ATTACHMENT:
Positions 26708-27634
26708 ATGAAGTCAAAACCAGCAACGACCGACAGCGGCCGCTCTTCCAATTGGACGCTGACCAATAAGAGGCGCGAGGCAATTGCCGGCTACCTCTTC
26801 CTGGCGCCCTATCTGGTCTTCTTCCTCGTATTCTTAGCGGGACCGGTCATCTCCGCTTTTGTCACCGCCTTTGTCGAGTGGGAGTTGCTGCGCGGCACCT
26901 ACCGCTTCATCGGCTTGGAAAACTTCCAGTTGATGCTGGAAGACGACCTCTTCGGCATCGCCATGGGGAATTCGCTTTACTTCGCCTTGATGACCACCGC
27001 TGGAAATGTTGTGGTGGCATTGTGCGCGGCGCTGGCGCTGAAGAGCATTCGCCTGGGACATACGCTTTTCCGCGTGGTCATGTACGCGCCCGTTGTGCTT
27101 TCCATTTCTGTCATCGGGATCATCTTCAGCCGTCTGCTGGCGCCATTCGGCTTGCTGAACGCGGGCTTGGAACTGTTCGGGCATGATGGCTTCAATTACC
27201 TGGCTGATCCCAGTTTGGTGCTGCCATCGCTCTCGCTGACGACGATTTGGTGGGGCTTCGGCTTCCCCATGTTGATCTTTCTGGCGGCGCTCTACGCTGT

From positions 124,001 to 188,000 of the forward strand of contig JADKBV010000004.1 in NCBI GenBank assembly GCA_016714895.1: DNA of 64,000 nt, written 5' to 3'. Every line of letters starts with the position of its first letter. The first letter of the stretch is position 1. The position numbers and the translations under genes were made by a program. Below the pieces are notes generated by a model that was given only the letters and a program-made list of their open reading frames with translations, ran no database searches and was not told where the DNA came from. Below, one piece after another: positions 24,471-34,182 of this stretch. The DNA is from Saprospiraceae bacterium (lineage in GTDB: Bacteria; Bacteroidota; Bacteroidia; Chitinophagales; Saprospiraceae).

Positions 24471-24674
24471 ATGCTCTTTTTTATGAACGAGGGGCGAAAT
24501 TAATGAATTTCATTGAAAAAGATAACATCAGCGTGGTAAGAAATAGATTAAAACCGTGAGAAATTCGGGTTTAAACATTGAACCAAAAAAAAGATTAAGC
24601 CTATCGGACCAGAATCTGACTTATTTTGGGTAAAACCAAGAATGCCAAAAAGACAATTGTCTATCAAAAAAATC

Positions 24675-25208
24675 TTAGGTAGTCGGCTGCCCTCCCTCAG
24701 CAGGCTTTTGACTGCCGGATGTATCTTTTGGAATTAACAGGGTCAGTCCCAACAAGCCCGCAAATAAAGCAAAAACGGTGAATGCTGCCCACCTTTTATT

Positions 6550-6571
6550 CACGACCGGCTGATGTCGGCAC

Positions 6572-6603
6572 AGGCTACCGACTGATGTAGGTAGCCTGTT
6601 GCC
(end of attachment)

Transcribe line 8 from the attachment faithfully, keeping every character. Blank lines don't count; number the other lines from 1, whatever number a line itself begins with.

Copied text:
From positions 124,001 to 188,000 of the forward strand of contig JADKBV010000004.1 in NCBI GenBank assembly GCA_016714895.1: DNA of 64,000 nt, written 5' to 3'. Every line of letters starts with the position of its first letter. The first letter of the stretch is position 1. The position numbers and the translations under genes were made by a program. Below the pieces are notes generated by a model that was given only the letters and a program-made list of their open reading frames with translations, ran no database searches and was not told where the DNA came from. Below, one piece after another: positions 24,471-34,182 of this stretch. The DNA is from Saprospiraceae bacterium (lineage in GTDB: Bacteria; Bacteroidota; Bacteroidia; Chitinophagales; Saprospiraceae).